This is part 2 of ‘How Does One Get a Piece of History Airborne?’. Follow me on my journey to get the Grand Old Lady back in the sky. Let me tell you what it takes to restore a Douglas DC-4.
The DC-4 was a big plane in her day, though “big” today is more likely to mean a Boeing 747 – the cabin of the DC-4 is similar in size to the 747’s upper deck. The DC-4 might be considerably smaller than the 747, but it’ll still take quite some effort to bring our DC-4 back to life. Maintenance on an aircraft of her age, after so many years in a museum, takes quite some planning.
The aircraft will first receive a D-check, one of the most thorough inspections there is. Aircraft have small doors all over the place, which have to be opened in preparation for the inspection. This entails undoing numerous little screws. Elsewhere engine covers, plates, even the entire cabin, are removed, so that we can look under the floor. The flight controls, the moveable parts of the wing that are used to steer the aircraft, all have to be removed as well.
Once the entire aircraft has been opened up, it is time to meticulously inspect every part and every system of the DC-4. Through the inspection doors we can check the structure, wires, cables, and the hydraulic and fuel pumps. The whole airframe is inspected for corrosion. The four propellers are removed and put through an X-ray machine to look for small cracks. Even the engines are removed and sent to a special inspection workshop.
Just like when you take your car to the garage, we always expect to find some issues during the inspection. An aircraft also has components that are only allowed to be used for a predetermined length of time. This means we have to replace any parts that are due for replacement and repair any damage that is discovered during the inspection. Most parts can be repaired, but those that can’t be are replaced. And if we find corrosion in the fuselage, we get the sheet-metal repairmen to come and replace the damaged sheets.
Our DC-4 has not been flown for about 10 years. Aviation as an industry is changing all the time, either because new insights lead to new requirements, or because regulations change to cater for the growth in air travel. The final step will be to modify all the aircraft’s systems so that they meet the latest aviation standards. The pilots’ radios use similar frequencies to the FM radios in our cars, for example. Capacity can be increased by reducing the spaces between frequencies, which triples the number of available frequencies. Our DC-4’s radio will therefore have to be replaced. GPS is also becoming more and more important in the world of aviation, so we will want to be able to navigate by GPS too. This will require installing new antennas and computers.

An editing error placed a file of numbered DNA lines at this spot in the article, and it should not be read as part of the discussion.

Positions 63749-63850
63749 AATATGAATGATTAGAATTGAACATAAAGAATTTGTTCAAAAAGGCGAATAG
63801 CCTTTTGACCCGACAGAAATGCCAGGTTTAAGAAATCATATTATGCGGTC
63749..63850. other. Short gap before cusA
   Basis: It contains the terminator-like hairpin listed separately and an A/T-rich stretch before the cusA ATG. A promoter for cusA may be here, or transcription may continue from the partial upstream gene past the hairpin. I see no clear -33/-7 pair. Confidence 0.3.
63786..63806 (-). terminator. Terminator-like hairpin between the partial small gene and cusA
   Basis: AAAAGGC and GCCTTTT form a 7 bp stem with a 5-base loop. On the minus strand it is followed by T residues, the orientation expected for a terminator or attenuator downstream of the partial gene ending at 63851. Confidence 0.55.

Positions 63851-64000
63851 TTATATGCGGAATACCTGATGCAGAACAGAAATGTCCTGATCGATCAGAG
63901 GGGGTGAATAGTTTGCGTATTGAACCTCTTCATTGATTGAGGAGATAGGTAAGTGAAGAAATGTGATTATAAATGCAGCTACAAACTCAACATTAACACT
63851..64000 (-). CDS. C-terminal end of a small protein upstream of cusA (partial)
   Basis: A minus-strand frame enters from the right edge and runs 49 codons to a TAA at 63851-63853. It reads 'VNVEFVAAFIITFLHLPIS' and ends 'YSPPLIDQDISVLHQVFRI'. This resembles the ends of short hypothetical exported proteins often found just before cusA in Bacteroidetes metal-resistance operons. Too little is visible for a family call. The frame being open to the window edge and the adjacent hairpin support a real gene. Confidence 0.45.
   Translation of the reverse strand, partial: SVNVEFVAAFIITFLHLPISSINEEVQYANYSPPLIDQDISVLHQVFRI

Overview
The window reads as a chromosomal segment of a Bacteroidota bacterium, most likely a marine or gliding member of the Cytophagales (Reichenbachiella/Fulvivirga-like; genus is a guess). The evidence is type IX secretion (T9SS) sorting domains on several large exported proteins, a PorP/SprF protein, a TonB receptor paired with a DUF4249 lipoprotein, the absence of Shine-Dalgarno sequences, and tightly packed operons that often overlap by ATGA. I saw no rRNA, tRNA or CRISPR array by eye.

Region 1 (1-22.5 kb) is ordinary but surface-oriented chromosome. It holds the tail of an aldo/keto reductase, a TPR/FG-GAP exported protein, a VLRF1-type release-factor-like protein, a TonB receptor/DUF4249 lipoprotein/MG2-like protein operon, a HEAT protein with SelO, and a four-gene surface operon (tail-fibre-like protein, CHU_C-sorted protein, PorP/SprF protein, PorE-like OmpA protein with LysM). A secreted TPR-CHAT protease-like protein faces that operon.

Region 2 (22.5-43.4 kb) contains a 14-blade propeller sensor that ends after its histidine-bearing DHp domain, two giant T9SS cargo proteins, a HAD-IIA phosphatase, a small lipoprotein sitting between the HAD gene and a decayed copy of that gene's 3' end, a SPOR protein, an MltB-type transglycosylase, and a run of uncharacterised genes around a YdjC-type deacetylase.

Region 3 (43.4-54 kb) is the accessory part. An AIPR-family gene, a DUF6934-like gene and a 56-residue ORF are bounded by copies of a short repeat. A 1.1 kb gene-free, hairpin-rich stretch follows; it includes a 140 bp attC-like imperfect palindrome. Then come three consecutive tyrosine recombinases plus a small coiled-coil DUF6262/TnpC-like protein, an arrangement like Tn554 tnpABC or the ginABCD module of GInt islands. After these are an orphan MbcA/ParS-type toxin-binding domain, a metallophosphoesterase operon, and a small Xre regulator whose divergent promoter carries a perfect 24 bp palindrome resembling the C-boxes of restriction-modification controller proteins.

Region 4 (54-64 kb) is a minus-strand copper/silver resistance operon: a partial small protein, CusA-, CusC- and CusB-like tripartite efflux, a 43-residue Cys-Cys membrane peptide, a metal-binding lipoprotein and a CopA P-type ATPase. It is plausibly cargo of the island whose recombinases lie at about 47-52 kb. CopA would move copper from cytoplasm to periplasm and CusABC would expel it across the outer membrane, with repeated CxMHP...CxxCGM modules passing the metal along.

I hope this has given you some understanding of the planning that Skymaster’s restoration requires. For this task we have Jurriaan. He is a genius in bringing together modern aviation regulations with lessons learned on historic aircraft. He is in charge of the return to airworthiness programme. His maintenance programme is carried out with the help of François, Martin and Patrick. They work at Skyclass, a company that also operates DC-4s and which is generously helping us. We are also sending volunteers to South Africa, to learn from the people at Skyclass and to help with the work. Theo, our flight engineer instructor, is teaching Derk, our apprentice flight engineer, the tricks of the trade. And François is working with Erwin, our Dutch ground engineer.
With our team working hard to open up, inspect, repair and modify our iconic DC-4 Skymaster, I hope the Flying Dutchman Foundation will see her back in the air in the summer!
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